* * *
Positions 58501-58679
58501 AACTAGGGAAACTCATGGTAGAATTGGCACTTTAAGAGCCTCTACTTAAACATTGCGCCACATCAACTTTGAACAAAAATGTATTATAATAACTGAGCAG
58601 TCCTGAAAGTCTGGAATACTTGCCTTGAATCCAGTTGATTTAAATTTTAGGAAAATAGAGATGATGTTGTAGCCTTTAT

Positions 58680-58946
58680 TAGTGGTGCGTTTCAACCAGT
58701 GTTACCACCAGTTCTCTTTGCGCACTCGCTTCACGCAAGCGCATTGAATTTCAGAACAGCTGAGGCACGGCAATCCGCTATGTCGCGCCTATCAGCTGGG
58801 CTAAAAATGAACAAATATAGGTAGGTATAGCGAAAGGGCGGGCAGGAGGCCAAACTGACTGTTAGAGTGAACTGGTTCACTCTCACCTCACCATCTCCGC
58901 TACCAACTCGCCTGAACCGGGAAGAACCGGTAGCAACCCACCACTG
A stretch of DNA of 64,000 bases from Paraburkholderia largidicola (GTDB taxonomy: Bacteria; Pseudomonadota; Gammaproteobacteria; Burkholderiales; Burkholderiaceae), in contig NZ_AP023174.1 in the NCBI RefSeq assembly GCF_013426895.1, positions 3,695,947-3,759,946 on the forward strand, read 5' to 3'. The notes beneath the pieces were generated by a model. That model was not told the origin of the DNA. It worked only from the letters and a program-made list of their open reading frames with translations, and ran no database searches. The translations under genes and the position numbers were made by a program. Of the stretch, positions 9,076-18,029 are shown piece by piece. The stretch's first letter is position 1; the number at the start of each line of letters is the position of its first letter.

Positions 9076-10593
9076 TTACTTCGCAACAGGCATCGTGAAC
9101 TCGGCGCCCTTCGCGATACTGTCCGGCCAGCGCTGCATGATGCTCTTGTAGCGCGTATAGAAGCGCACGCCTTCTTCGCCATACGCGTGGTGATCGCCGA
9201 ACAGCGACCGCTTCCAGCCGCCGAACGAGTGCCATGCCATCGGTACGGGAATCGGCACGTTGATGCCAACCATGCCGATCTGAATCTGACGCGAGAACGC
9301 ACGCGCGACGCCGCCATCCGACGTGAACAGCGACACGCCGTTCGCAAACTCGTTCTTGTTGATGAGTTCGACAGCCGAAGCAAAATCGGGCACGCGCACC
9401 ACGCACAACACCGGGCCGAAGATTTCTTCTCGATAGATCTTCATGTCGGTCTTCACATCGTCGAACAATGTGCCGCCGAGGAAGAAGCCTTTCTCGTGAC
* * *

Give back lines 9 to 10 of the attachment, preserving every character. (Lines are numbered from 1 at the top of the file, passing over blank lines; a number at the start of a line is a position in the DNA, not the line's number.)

A stretch of DNA of 64,000 bases from Paraburkholderia largidicola (GTDB taxonomy: Bacteria; Pseudomonadota; Gammaproteobacteria; Burkholderiales; Burkholderiaceae), in contig NZ_AP023174.1 in the NCBI RefSeq assembly GCF_013426895.1, positions 3,695,947-3,759,946 on the forward strand, read 5' to 3'. The notes beneath the pieces were generated by a model. That model was not told the origin of the DNA. It worked only from the letters and a program-made list of their open reading frames with translations, and ran no database searches. The translations under genes and the position numbers were made by a program. Of the stretch, positions 9,076-18,029 are shown piece by piece. The stretch's first letter is position 1; the number at the start of each line of letters is the position of its first letter.

Positions 9076-10593